As I explained in the original post, these pieces of advice come from “Reflections of a Lifetime Theologian” in Speaking the Truth in Love: The Theology of John M. Frame. Reflecting back on his career in teaching and his life of ministry, he offers off the cuff in an interview 30 nuggets of advice.
Here’s the next 10:
#11: If you get a bright idea, don’t expect everybody to get it right away. Don’t immediately start a faction to promote it. Don’t revile those who haven’t come to appreciate your thinking. Reason gently with them, recognizing that you could be wrong and arrogant to boot.
#12: Don’t be reflexively critical of everything that comes out of a different tradition. Be humble enough to consider that other traditions may have something to teach you. Be teachable before you start teaching them. Take the beam out of your own eye.
#13: Be willing to reexamine your own tradition with a critical eye. It is unreasonable to think that any single tradition has all the truth or is always right. And unless theologians develop critical perspectives on their own denominations and traditions, the reunion of the body of Christ will never take place. Don’t be one of those theologians who are known mainly for trying to make Arminians become Calvinists (or vice versa).
#14: See confessional documents in proper perspective. It is the work of theology, among other things, to rethink the doctrines of the confessions and to reform them, when necessary, by the Word of God. Do not assume that everything in the confession is forever settled.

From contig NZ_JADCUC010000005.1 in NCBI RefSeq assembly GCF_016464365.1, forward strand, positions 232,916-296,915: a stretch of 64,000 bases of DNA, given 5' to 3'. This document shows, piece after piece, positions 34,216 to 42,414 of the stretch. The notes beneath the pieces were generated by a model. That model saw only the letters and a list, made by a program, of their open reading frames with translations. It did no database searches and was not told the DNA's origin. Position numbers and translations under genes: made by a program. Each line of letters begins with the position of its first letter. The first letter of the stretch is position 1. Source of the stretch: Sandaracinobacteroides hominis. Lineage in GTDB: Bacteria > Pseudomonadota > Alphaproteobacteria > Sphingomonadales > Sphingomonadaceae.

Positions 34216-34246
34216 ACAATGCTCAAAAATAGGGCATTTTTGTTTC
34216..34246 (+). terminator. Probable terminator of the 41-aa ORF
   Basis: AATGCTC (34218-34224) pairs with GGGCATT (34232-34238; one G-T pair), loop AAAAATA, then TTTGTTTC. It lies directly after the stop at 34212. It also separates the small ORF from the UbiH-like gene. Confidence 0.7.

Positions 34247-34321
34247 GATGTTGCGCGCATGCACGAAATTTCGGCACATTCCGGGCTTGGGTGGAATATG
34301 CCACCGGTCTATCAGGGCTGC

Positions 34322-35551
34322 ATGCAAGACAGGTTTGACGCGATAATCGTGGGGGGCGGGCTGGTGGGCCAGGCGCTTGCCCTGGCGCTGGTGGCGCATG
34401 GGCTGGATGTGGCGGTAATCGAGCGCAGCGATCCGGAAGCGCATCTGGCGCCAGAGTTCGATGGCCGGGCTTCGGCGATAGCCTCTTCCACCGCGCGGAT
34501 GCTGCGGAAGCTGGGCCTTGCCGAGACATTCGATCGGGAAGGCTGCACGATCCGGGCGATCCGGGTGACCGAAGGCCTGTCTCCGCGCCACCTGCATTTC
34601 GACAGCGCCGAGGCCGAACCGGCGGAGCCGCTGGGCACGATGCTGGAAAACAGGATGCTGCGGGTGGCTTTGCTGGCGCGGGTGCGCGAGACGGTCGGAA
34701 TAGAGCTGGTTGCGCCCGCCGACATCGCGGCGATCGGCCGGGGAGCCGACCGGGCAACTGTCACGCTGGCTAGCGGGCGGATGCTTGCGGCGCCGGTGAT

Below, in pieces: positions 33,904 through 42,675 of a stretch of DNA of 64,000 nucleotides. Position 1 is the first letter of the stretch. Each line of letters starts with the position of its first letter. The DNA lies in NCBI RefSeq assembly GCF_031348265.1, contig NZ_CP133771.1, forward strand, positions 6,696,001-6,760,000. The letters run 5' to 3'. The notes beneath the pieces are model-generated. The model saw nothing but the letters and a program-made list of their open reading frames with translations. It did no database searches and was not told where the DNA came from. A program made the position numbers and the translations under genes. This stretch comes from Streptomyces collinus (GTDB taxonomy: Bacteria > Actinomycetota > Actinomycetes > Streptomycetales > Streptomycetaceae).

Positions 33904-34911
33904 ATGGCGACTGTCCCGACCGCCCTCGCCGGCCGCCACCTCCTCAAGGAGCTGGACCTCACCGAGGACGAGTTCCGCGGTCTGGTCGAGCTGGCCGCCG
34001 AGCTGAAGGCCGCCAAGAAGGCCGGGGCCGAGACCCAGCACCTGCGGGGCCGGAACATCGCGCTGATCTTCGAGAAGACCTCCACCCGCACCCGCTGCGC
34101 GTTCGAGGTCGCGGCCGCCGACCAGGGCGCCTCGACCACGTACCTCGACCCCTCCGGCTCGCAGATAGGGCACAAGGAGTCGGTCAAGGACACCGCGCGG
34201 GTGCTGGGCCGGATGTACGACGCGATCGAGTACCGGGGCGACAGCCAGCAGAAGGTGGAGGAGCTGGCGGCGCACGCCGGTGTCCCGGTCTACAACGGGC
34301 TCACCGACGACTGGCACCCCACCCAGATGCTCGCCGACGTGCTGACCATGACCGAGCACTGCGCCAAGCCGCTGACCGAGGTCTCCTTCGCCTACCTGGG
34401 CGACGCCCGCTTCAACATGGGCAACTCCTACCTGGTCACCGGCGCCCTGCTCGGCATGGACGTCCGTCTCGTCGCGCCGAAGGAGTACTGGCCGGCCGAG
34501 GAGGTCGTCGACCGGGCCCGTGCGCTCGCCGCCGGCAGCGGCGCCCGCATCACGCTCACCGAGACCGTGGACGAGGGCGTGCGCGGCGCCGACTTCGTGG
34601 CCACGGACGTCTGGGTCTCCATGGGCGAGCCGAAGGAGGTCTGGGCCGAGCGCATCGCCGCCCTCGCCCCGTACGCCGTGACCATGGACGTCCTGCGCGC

#15: Don’t let your polemics be governed by jealousy, as when a theologian feels bound to be entirely negative toward the success of a megachurch.
#16: Don’t become known as a theologian who constantly takes potshots at other theologians or other Christians. The enemy is Satan, the world, and the flesh.
#17: Guard your sexual instincts. Stay away from internet pornography and illicit relationships. Theologians are not immune form the sins that plague others in the church.
#18: Be active in a good church. Theologians need the means of grace as much as other believers. This is especially important when you are studying at a secular university or liberal seminary. You need the support of other believer to maintain proper theological perspective.
#19: Get your basic training at a seminary that teaches the Bible as the Word of God. Become well-grounded in the theology of Scripture before you go off (as you may, of course) to get firsthand exposure to nonbiblical thought.
#20: Come to appreciate the wisdom, even theological wisdom, of relatively uneducated Christians. Don’t be one of those theologians who always has something negative to say when a simple believer describes his walk with the Lord. Don’t look down at people from what Helmut Thielicke called “the high horse of enlightenment.” Often, simple believers know God better than you do, and you need to learn from them, as did Abraham Kuyper.